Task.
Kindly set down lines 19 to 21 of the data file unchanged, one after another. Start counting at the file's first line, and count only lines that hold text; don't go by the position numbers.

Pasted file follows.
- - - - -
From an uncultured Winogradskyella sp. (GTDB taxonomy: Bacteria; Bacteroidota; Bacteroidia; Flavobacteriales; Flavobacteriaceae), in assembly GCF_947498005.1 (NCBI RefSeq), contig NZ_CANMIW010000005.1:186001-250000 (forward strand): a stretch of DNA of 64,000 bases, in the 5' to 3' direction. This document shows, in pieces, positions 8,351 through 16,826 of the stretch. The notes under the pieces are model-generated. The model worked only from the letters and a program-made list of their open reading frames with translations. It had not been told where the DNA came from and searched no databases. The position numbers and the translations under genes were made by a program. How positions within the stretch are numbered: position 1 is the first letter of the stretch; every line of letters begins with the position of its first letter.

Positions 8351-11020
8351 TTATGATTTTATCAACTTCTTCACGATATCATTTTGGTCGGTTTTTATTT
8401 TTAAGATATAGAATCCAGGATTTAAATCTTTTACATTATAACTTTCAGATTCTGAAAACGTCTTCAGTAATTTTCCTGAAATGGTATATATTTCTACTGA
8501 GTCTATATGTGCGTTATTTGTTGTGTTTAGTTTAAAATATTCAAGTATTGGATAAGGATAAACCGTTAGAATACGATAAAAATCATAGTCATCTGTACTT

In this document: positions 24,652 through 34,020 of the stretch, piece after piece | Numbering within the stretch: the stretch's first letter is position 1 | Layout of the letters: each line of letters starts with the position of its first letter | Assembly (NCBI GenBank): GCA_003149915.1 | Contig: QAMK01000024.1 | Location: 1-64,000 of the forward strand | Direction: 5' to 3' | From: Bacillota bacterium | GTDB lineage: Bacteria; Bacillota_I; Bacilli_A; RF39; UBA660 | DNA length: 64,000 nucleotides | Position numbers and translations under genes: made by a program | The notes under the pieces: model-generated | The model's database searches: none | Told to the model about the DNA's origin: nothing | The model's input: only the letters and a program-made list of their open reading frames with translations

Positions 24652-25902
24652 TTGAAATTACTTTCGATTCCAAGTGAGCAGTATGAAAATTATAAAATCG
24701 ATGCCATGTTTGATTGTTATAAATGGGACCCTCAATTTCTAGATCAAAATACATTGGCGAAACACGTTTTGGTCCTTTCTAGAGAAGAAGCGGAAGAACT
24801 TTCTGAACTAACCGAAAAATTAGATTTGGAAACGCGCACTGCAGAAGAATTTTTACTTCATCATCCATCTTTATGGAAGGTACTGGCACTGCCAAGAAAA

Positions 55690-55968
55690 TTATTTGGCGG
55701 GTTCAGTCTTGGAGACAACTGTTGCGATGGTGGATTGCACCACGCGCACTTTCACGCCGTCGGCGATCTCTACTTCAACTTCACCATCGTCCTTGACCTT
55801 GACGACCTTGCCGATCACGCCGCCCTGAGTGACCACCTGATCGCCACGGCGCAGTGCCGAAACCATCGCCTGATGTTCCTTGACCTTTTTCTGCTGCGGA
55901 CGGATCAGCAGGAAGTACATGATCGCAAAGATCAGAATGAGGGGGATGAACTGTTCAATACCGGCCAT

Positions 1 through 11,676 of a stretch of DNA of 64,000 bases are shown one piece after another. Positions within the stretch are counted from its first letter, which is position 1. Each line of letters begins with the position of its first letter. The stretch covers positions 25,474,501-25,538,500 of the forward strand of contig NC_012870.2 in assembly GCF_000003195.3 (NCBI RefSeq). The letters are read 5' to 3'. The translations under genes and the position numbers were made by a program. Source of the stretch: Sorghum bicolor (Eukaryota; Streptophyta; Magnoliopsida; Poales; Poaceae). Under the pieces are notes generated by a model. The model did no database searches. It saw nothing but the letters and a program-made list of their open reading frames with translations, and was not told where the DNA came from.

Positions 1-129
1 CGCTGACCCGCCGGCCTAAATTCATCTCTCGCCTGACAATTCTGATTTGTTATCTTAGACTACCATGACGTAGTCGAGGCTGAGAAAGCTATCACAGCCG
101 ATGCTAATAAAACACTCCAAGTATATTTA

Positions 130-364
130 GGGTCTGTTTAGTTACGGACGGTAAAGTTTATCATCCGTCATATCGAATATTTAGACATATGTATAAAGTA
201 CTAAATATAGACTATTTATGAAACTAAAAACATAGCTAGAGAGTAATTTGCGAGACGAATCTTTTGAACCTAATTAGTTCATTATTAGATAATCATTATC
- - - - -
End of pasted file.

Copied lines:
101 ATGCTAATAAAACACTCCAAGTATATTTA

Positions 130-364
130 GGGTCTGTTTAGTTACGGACGGTAAAGTTTATCATCCGTCATATCGAATATTTAGACATATGTATAAAGTA